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In a season where Mad Men is already struggling to find and better illustrate the elements that make it great, having “the Sixties” and the assassination of Martin Luther King couldn’t have come at a less opportune time. But hope is still evident in the few truly vintage Mad Men moments that cropped up, while their paucity helped illuminate many of the troubles aging series must deal with.
Series creator Matthew Weiner has been both correct in his approach and honest with his assessment – that Mad Men is not a historical documentary, that it was never supposed to be about the turbulent changes of the 1960s as he slowly marched is characters through the period.
And while he’s often been criticized for giving short shrift to some of those big moments, the truth is that Mad Men suffers when it addresses them. For starters, it seems forced, as if real life is intruding on a story that’s not about that part of real life. Secondly, the characters have barely ever been concerned with social issues and so their reactions to events seem out of place, like having self-centered Pete be decimated by King’s assassination and to take it out on Harry, who does the one true and consistent Mad Men thing and worry aloud about how it will hurt business. In turn, Pete calls him a racist. “This can’t be made good. It’s a shameful, shameful day!”
Of course it is. But that’s not a sentiment we expect from this show and certainly not Pete. So it rang hollow, as did much of the episode whenever we had characters reacting specifically to King’s death in a way – and this is the important part – that seemed aimed at reflecting the tenor of the times and not to reveal something larger about the character.
Where it did work, specifically, was when Bobby told the African American usher at the movies that, “Everybody likes to go to the movies when they’re sad.” That works on so many levels but it’s also the moment that Don refers to with Megan, as he’s talking about having the capacity to love is own children, how a hollow man fakes the emotion and then one day it kicks in “and it feels like your heart is going to explode.”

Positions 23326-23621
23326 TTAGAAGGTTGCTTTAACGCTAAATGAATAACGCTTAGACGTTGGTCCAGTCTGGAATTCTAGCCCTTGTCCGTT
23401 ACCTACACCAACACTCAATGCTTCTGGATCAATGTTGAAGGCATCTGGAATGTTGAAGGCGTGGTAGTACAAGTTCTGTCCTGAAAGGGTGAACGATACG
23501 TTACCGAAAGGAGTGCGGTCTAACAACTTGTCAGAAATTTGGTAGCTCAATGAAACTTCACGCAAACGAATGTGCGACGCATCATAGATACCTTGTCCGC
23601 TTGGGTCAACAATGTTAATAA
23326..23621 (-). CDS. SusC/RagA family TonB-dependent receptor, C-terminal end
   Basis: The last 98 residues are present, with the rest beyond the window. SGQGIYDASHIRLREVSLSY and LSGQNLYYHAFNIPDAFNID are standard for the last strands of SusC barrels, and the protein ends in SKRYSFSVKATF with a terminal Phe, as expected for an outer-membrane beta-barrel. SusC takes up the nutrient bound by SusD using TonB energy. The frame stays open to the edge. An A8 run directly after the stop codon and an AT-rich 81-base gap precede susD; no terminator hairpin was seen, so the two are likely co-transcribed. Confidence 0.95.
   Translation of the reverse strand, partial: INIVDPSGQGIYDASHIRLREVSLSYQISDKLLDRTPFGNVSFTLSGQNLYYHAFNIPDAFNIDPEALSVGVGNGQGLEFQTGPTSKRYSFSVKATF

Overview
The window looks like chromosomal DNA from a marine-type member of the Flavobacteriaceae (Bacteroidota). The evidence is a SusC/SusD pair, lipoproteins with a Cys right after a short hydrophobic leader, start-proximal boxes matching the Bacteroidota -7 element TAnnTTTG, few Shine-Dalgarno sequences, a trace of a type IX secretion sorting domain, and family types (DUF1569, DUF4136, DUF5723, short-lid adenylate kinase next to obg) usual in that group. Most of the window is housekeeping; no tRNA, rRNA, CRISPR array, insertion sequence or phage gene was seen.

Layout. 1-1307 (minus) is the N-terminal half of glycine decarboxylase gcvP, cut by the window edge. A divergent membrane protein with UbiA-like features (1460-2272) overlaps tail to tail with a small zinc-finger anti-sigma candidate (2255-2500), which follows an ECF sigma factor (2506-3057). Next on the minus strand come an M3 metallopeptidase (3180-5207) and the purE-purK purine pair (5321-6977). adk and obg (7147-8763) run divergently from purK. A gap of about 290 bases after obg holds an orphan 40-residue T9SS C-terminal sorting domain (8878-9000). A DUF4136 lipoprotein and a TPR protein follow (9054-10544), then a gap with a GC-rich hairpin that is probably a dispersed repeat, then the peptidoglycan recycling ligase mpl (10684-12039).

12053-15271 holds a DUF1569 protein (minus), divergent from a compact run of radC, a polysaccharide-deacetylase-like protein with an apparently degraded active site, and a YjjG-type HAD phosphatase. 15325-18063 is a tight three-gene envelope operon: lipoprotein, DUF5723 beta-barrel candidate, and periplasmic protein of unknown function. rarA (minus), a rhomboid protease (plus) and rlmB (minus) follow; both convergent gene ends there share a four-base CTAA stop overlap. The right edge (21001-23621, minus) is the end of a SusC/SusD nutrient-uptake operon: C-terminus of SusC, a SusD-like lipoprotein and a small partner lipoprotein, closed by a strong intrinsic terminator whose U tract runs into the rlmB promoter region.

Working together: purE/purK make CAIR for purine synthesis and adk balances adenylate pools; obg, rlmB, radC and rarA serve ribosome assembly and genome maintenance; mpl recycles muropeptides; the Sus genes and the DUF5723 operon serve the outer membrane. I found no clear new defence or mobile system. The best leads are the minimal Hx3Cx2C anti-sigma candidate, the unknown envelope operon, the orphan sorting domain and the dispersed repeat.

See, that’s vintage Mad Men. Because it’s about Don and what’s going on inside him. First to admit that harsh, almost unfathomable truth about your own children – “you want to love them but you don’t” – was an amazing gem; to expand on it with the revelation that “it makes you wonder if your own father had the same problem” just made it all come together.
This season’s most uneven element has to do with Don not evolving, not questioning things about his existence or how he’s living it. An affair with Sylvia is more of the same and, coming in Season 6, is just too much running in place for the show’s main character. We need to still care about Don to still care about the series – period.
That’s why Don at least trying to be a good father (when Betty has no qualms about them driving through the chaos of New York just to stay on the visiting schedule) helps. It’s why taking Bobby to the movies helps. And it’s why taking the focus off of Megan as a soap star and having her tell off Don works for both characters. “I don’t know what you’re feeling,” she tells Don, reiterating the central theme of the series. And answering Sally about why Don skipped the vigil? A great line. “I’d say ask your father but he’s at the movies. I should have said, ‘He’s just drunk.’”